KUALA LUMPUR: Walk-ins for those facing barriers to vaccines, such as irregular migrants and refugees, is set to begin on Aug 1 in Kuala Lumpur and Selangor, but whether it succeeds in reaching its target is still a question mark.
Vaccinating the millions of irregular migrants in Malaysia remains part of the country’s plan to gain control of Covid-19 within its borders. The ongoing pandemic has impacted the country’s economy, overburdened the healthcare system and virtually made prisoners of its residents for months.
Walk-ins are a successful way to increase vaccination rates, as seen from the “Jab first, register later” initiative in Kapit, Sarawak in June and the United States’ walk-in vaccinations in pharmacies in May. To date, Malaysia has one of the fastest vaccination rates in the world with 1.35 doses administered per 100 people.
Activists and community leaders have lauded the walk-in programme and expect it to mainly benefit migrants who are in the country legally with valid work permits but could not register for a vaccine under MySejahtera for some reason or other.
Filipino community leader Liezl (not her real name) is relieved to know walk-ins would begin soon in Kuala Lumpur and Selangor as many members of her community have not been able to get their vaccine due to passport issues.
“It’s good especially for those who have passports that have already expired and still waiting (to renew their passports) since last year, ever since the pandemic began,” she said, adding it would also help some of her stateless members.
But the same cannot be said for irregular migrants who include the undocumented, those who were documented but became undocumented as well as migrants who work under someone else’s work permit.
Public health experts and civil society officials are concerned that the walk-in programme may not work as well for them, saying most migrants are leery of stepping foot into a vaccination centre as they still fear arrest and detention despite assurances of safe passage.
On Sunday, coordinating minister for the National Covid-19 Immunisation Programme (Pick) Khairy Jamaluddin Abu Bakar announced that the guidelines to administer vaccines for migrants and refugees have been approved.
He added most of the vaccinations would be handled by non-governmental organisations (NGOs) to reassure the migrants.
Immigration Department director-general Datuk Khairul Dzaimee Daud promised a safe passage for them, telling Bernama via WhatsApp that “immigration will not interfere in (the) vaccination programme for migrants nor station its officials near the Covid-19 vaccination sites”.
MERCY Malaysia president Datuk Dr Ahmad Faizal Perdaus said walk-in vaccinations would be an ideal solution for irregular migrants and refugees as long as the groups, agencies and people responsible for allowing them into the PPV (vaccination centre) and administering the vaccine adhere to the assurance given by the Immigration Department director-general.
However, he said governmental policy did not always translate well to the people on the ground, who may end up preventing some migrants and refugees from walking in to get their vaccine.
“The proof will be in the pudding. And it will be in the eating of the pudding. Unfortunately, until it actually happens, we have no way of verifying (it is safe for migrants),” he said.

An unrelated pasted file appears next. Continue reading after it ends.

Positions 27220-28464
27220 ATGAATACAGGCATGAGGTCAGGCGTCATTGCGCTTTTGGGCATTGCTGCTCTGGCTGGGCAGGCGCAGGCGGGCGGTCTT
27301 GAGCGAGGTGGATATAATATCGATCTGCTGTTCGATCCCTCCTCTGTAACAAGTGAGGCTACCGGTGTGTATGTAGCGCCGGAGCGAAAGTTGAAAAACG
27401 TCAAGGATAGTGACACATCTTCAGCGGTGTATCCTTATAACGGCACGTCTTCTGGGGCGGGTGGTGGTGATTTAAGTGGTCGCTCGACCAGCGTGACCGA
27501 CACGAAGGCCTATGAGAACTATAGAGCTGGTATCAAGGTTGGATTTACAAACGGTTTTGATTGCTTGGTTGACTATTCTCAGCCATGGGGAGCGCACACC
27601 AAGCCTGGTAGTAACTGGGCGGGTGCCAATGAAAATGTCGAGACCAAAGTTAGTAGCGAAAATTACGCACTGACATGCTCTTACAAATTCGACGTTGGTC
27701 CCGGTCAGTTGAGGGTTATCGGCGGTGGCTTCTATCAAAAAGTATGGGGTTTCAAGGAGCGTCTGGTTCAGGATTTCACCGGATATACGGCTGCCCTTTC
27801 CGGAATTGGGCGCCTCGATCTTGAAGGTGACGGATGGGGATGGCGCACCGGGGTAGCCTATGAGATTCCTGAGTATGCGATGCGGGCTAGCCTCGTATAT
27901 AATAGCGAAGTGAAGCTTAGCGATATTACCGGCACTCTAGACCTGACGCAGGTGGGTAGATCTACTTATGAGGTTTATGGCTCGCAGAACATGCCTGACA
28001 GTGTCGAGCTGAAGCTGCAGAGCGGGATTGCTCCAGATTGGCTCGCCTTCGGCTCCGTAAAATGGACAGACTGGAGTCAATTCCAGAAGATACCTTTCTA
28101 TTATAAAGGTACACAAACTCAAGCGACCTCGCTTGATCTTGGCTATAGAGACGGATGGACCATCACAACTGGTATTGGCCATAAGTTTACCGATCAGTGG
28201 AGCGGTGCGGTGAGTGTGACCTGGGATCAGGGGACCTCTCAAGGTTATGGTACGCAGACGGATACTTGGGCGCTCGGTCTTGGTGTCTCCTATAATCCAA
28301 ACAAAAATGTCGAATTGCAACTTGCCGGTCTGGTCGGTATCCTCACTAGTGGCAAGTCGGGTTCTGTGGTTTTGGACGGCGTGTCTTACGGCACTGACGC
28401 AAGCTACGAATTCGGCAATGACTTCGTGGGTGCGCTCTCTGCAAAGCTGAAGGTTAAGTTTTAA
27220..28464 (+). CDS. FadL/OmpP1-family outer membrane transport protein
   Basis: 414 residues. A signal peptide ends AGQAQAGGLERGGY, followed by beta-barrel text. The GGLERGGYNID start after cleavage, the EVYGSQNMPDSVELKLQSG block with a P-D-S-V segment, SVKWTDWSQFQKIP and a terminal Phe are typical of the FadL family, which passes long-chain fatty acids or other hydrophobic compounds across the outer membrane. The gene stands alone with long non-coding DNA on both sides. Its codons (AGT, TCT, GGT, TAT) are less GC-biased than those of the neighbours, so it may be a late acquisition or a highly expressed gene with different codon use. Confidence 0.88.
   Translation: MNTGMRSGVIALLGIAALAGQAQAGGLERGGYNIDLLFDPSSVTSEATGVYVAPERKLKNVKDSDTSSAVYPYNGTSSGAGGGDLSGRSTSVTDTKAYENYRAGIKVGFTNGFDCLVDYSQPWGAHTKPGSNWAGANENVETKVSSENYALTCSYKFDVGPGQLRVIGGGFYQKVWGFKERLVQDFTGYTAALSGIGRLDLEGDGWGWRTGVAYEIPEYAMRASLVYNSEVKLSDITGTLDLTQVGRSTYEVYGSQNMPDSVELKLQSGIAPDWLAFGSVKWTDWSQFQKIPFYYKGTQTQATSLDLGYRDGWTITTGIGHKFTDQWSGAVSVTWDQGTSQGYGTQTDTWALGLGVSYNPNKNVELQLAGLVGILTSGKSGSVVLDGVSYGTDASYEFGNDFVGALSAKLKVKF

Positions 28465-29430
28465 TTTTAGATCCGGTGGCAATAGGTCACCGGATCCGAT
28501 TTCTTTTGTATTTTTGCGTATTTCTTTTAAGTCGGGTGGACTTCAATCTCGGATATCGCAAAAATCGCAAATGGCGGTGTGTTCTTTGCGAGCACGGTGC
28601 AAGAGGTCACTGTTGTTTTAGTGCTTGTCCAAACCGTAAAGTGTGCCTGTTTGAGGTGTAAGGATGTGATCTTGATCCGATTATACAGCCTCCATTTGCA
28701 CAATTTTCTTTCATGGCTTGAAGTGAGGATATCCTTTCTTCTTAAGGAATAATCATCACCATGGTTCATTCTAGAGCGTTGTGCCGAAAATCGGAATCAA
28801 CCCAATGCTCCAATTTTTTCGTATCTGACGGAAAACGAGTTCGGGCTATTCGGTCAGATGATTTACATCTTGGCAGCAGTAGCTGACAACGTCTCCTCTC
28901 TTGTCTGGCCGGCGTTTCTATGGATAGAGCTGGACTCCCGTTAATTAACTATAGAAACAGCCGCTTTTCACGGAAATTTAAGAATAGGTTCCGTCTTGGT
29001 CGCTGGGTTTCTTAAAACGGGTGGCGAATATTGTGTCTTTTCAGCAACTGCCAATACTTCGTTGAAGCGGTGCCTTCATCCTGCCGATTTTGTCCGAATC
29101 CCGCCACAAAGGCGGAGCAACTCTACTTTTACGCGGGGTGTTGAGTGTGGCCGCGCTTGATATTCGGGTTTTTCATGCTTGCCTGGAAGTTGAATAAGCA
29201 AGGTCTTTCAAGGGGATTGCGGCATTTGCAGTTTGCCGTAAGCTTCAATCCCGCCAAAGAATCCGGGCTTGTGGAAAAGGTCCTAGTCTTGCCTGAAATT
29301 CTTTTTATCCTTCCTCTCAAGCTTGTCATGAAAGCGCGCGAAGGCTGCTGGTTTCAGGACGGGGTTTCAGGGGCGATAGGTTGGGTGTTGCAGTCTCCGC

While walk-in vaccinations can do wonders to increase vaccination rates, experts and activists say the government should also start reaching out to irregular migrants and refugees through other methods.
Currently, the government’s outreach programmes for the bedridden, the disabled and those living in rural areas include door-to-door and drive-through vaccinations, as well as the use of community centres as PPV and mobile vaccination sites. Currently, these initiatives only serve Malaysians.
Dr Ahmad Faizal said the government should not wait to include irregular migrants and refugees in the outreach programmes scheduled for Phase 4 of PICK.
“I don’t think we should wait until that long. Because migrants are a reservoir of the virus. To a lesser extent, the refugee community,” he said.
Non-Malaysians are overrepresented in total infections. For instance, about 20 percent of infections recorded so far in July comprised non-citizens despite them being around 10 percent of the population overall.
There were about 1.7 million foreign workers in Malaysia in 2020, according to the Ministry of Human Resources. The International Organisation for Migration estimated that there was an additional two to four million irregular migrants in 2018. As of June this year, there were more than 179,000 refugees in Malaysia, according to the United Nations High Commission for Refugees (UNHCR).
Founder and director of Our Journey Sumitha Shaanthinni Kishna said options other than walk-in vaccinations are also needed as many migrant workers are unlikely to avail of the initiative. Her group plans to provide a mobile vaccination site for migrants as soon as the Covid-19 Immunisation Task Force (CITF) approves it.
“(They won’t go into) government premises. For undocumented migrants, past experience has shown that it is very difficult (for them) to walk into government premises. For example, hospitals. The fear is there still (of being reported to Immigration),” she said.
There are early signs that the walk-in programme may yet succeed, however.
While many irregular migrants and refugees may be leery of walk-in vaccinations, some are willing to risk it if it means getting the vaccine sooner rather than later.
An undocumented migrant from Indonesia, who asked to be identified only as Surya, said his painless experience with the AstraZeneca opt-in programme made him encourage others to get their shot as soon as possible.
“I told them they should go get the shot for themselves. If we get the vaccine, we won’t be so afraid. Yes, life and death are up to God but we must make the effort to be safe,” he said. -Bernama